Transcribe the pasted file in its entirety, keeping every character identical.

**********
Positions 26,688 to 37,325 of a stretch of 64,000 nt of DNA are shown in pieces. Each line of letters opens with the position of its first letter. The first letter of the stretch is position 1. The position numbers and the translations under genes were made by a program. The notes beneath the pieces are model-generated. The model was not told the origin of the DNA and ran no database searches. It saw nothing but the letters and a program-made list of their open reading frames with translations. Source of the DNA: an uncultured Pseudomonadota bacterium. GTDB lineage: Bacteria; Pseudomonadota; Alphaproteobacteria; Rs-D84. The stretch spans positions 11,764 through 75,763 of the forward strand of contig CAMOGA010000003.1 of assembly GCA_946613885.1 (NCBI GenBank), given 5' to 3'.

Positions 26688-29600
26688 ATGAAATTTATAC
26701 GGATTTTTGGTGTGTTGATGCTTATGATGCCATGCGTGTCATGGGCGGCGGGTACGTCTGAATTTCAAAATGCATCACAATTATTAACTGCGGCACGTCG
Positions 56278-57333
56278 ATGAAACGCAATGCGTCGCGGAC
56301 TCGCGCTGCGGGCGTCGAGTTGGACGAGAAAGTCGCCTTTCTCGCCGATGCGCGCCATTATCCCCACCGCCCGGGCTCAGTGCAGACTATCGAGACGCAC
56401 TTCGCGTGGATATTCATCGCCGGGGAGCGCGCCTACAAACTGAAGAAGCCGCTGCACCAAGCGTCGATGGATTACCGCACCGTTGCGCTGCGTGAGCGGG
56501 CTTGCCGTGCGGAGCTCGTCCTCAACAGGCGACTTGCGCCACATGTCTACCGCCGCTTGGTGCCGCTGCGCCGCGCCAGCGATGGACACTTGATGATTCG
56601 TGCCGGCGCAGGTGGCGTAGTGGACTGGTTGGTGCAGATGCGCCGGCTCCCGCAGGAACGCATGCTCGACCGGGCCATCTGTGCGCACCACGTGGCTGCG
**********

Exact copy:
Positions 26,688 to 37,325 of a stretch of 64,000 nt of DNA are shown in pieces. Each line of letters opens with the position of its first letter. The first letter of the stretch is position 1. The position numbers and the translations under genes were made by a program. The notes beneath the pieces are model-generated. The model was not told the origin of the DNA and ran no database searches. It saw nothing but the letters and a program-made list of their open reading frames with translations. Source of the DNA: an uncultured Pseudomonadota bacterium. GTDB lineage: Bacteria; Pseudomonadota; Alphaproteobacteria; Rs-D84. The stretch spans positions 11,764 through 75,763 of the forward strand of contig CAMOGA010000003.1 of assembly GCA_946613885.1 (NCBI GenBank), given 5' to 3'.

Positions 26688-29600
26688 ATGAAATTTATAC
26701 GGATTTTTGGTGTGTTGATGCTTATGATGCCATGCGTGTCATGGGCGGCGGGTACGTCTGAATTTCAAAATGCATCACAATTATTAACTGCGGCACGTCG
Positions 56278-57333
56278 ATGAAACGCAATGCGTCGCGGAC
56301 TCGCGCTGCGGGCGTCGAGTTGGACGAGAAAGTCGCCTTTCTCGCCGATGCGCGCCATTATCCCCACCGCCCGGGCTCAGTGCAGACTATCGAGACGCAC
56401 TTCGCGTGGATATTCATCGCCGGGGAGCGCGCCTACAAACTGAAGAAGCCGCTGCACCAAGCGTCGATGGATTACCGCACCGTTGCGCTGCGTGAGCGGG
56501 CTTGCCGTGCGGAGCTCGTCCTCAACAGGCGACTTGCGCCACATGTCTACCGCCGCTTGGTGCCGCTGCGCCGCGCCAGCGATGGACACTTGATGATTCG
56601 TGCCGGCGCAGGTGGCGTAGTGGACTGGTTGGTGCAGATGCGCCGGCTCCCGCAGGAACGCATGCTCGACCGGGCCATCTGTGCGCACCACGTGGCTGCG